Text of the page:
This document contains a biblical-theological statement intended to express the theological message of the Bible as it relates to unity and diversity in community. This statement attempts to explain the Bible in its own terms and categories rather than to translate biblical categories into systematic or dogmatic ones. As such, this document does not directly address the numerous contemporary issues to which its biblical-theological principles rightly apply. Nevertheless, this statement forms the biblical foundation for evaluating and addressing past, present, and future issues related to unity, diversity, and community.

Although God desires that his estranged creatures be reconciled to him (2 Cor 5:20), he also has designs on the entire cosmos— “to bring unity to all things in heaven and on earth under Christ” (Eph 1:10). Yet neither of these concerns, the Godward and the cosmological, is the focus of this biblical-theological statement. The concern here is singular and tightly circumscribed: unity among or between human beings as they live and function within various communities (e.g., Eph 2:14–22). Thus, the focal point is horizontal unity—that which exists or alternatively that which is absent among or between the members of a given community.



The biblical concept of “unity” or “unitedness,” does not simply mean the absence of hostility (Eph 2:14–18). Rather, it refers to a harmony of spirit and attitude and a deep and enduring sense of belonging marked by love for one another (Rom 12:3–11; Phil 2:1–5). It includes peace and solidarity, freedom from conflict, dissension, division, and strife (Rom 14:1–15:13; 2 Tim 2:24) and incorporates mutual concern, care, and acceptance (Eph 4:16, 32). It is predicated on love and creates a singleness of purpose that combines individual members into an integrated whole (Rom 15:6; 1 Cor 12:4–30).


Diversity is the condition or state of being diverse (different). It denotes variety. It is the opposite of uniformity or sameness, not unity. The converse of unity is disunity, rather than diversity.

Diversity is praiseworthy when it displays God’s glorious and creative design, when it reveals complementary responsibilities and roles, and when it manifests a cohesive division of labor (1 Cor 12). When it manifests itself as division and distrust that destroy unity and singleness of purpose, it is regrettable (Rom 14). Diversity for the sake of diversity runs a perilous risk. It is not a self-authenticating virtue. Ethnic, social, cultural distinctions are irrelevant in determining whether one is member of God’s people (Gal 3:28). There is a fundamental unity among all those who are united to Christ. Yet, such equality as members of God’s family does not erase all social distinctions.

Still further, as an expression of independence, self-promotion, and limitless freedom, diversity often draws divine ire. Diversity has divinely-circumscribed limits, and it is not necessarily to be extolled simply for its own sake. Diversity that originates in God’s creation and plan is wholesome and good. Diversity, as a human invention, is often an imposter—a destructive rogue who distorts God-ordained variety. Thus, the Bible allows for a distinction between legitimate, divinely prescribed diversity on the one hand and illegitimate, divinely proscribed differences that exists because of sin (Heb 13:9; 1 John 2:19).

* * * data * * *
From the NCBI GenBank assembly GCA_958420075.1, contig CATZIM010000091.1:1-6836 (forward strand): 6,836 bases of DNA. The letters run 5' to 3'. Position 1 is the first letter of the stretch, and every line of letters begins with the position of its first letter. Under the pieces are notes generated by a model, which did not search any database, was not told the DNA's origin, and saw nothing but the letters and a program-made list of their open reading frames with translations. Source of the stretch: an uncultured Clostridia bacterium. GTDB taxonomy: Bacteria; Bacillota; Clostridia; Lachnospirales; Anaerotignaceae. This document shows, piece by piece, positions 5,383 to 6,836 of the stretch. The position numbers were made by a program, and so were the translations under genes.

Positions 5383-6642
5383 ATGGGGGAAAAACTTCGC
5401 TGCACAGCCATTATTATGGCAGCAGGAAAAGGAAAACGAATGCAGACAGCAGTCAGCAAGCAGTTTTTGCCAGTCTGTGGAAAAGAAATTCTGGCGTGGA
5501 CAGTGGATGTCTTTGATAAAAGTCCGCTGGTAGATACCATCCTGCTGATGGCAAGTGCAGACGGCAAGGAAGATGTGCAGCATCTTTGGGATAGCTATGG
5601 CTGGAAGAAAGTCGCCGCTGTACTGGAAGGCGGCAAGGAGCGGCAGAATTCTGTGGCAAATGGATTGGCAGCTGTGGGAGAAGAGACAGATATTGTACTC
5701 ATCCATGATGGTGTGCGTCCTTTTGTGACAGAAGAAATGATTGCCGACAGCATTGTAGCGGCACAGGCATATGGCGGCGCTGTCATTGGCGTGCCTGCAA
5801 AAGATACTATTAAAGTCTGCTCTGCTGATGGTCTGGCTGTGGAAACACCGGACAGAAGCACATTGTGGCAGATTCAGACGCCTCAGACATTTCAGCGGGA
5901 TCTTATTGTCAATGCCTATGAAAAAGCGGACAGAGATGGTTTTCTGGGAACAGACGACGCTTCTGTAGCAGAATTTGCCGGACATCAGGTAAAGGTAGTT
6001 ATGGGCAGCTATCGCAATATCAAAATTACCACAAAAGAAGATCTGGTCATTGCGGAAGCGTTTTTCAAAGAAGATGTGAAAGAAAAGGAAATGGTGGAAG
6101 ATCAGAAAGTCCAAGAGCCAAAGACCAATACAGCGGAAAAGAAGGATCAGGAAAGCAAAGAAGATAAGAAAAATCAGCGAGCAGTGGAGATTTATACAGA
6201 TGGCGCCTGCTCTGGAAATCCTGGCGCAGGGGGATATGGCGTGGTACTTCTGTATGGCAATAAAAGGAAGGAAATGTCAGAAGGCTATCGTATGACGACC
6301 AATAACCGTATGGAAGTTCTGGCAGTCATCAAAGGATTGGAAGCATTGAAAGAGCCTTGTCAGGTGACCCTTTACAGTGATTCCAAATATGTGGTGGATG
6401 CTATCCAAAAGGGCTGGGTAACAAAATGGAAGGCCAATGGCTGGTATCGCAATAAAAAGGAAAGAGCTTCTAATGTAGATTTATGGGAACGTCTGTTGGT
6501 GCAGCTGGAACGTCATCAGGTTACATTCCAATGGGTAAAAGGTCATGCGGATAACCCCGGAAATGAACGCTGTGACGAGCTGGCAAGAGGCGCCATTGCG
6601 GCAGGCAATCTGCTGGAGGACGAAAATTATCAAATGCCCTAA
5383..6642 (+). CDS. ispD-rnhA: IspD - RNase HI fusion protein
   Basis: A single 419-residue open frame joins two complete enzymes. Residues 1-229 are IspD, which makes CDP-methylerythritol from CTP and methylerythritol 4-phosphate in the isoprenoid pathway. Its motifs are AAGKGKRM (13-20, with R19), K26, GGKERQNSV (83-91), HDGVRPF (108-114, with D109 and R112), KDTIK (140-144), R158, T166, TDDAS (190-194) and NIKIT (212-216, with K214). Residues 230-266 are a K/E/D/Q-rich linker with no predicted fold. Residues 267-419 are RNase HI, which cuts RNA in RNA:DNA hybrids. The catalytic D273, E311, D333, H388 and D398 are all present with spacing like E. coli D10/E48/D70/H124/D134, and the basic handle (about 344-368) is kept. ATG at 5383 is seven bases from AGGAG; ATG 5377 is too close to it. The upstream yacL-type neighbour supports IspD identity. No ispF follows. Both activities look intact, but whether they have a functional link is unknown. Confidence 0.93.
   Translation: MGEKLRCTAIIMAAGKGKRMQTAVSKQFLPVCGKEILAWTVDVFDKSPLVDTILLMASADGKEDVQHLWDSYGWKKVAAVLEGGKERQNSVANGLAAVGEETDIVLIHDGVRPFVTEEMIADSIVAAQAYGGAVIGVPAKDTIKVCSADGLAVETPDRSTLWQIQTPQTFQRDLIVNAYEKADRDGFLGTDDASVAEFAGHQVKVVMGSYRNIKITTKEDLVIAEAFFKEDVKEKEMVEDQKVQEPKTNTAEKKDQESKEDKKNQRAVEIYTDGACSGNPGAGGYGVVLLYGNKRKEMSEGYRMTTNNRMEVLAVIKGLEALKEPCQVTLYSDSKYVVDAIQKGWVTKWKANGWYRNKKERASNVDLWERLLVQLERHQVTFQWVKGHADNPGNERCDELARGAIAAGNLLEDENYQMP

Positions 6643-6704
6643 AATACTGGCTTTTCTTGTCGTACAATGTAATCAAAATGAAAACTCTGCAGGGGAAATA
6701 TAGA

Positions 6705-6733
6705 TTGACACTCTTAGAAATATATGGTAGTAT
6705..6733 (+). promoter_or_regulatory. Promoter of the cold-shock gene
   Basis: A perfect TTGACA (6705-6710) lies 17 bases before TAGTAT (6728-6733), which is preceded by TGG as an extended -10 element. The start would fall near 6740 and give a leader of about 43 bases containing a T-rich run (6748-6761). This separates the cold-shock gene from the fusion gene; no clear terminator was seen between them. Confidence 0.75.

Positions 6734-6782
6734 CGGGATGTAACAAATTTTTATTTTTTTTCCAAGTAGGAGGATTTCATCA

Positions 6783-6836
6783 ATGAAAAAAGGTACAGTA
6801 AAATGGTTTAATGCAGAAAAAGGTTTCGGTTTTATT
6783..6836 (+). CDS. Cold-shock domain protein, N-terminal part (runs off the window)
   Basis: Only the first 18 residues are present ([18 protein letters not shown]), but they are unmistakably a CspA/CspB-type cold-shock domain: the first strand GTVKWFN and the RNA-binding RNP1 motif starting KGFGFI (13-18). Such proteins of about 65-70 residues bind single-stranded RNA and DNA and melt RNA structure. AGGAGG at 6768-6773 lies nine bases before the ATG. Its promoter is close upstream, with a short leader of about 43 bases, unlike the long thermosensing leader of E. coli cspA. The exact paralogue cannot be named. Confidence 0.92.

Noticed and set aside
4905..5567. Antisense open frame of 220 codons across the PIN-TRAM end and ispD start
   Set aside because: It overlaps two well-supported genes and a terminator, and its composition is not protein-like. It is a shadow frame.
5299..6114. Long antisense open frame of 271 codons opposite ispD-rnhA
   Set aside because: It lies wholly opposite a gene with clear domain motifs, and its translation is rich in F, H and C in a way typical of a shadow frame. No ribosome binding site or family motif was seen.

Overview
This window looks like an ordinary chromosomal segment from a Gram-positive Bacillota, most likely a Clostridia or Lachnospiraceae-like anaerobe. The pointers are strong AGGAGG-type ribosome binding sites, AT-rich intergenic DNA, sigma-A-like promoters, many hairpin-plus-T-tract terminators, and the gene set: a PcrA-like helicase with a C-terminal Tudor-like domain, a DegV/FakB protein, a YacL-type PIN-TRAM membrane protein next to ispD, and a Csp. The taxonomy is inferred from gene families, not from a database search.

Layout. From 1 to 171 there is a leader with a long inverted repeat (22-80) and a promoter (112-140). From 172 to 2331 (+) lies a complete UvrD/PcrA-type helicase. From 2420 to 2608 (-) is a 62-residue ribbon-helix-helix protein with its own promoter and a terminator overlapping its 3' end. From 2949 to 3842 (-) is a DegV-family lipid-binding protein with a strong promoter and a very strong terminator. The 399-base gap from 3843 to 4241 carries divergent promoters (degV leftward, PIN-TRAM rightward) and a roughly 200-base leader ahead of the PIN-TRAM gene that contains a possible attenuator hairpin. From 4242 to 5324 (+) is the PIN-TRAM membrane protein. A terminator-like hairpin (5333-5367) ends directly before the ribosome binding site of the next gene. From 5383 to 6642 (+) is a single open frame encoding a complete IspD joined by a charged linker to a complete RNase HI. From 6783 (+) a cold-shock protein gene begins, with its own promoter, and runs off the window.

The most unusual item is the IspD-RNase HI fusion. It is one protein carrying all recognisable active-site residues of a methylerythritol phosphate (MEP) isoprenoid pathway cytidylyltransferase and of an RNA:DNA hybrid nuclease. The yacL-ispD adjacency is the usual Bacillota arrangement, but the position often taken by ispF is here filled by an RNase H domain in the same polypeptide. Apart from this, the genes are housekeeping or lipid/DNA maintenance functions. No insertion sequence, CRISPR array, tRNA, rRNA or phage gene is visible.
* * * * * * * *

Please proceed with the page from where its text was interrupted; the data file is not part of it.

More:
The biblical-theological concept of “community” is the alloy of unity and diversity. Whereas a single, unique object can be described as “one,” and whereas a number of disparate things or people can be regarded as “various,” a diversity of individuals held together in unity by a common bond may be regarded as authentic “community.” (Rom 15:5–7; Eph 4:1–6, 15–16) Radical unity (uniformity) destroys diversity. Radical diversity (extreme individuality) destroys unity. True community combines both unity and diversity in harmony (Rom 12:3–5; 1 Cor 1:10; 1 Cor 12:27).

In summary:


II. The Biblical Narrative of Union, Disunity, Conflict, Reconciliation, and Reunion

God created the first humans in a condition of true community and in fellowship with God himself. The entrance of sin into human existence resulted in the very opposite of community—disunity and conflict in relationships between individuals and groups as well as between God and humanity. This disunity is dramatically illustrated in the distortion of the relationship between Adam and Eve (Gen 3:16) and in Cain’s murder of his brother Abel (Gen 4:1–8).

In the midst of this fallen condition of disunity and conflict, God has been working out his promise to bring reconciliation between himself and humanity and between individuals and groups. The goal of this aspect of the plan of redemption is to re-establish the peace, harmony, and unity that humankind was meant to experience and enjoy. The decisive event in the re-establishment of this unity was the reconciling sacrifice of Jesus Christ, who reconciles both heaven and earth (Col 1:16–20; 1 Tim 2:5) and hostile factions of humanity to one another (Eph 2:11–22).

Though authentic, the imperfect and partial reconciliation between diverse individuals and people anticipates God’s final eschatological renewal (Rom 8:18–25; Heb 2:8). Thus, God is moving history toward his eschatological goal, which includes the full and final restoration of peace, harmony, and unity—reunion of humanity with God. In the meantime, as humans, we should embrace and encourage, as much as possible, God’s vision of that future (Eph 4; Rom 15:1–7).

The real culprit in this saga of creation, fall, redemption, and restoration is sin—the destructive power that foments disunity and conflict (Rom 8:9). As long as humanity is so enslaved, disunity and chaos will reign. No education, no wealth, no social action, no political change, and no technological advancement will be able to restore true community as long as sin continues to reign.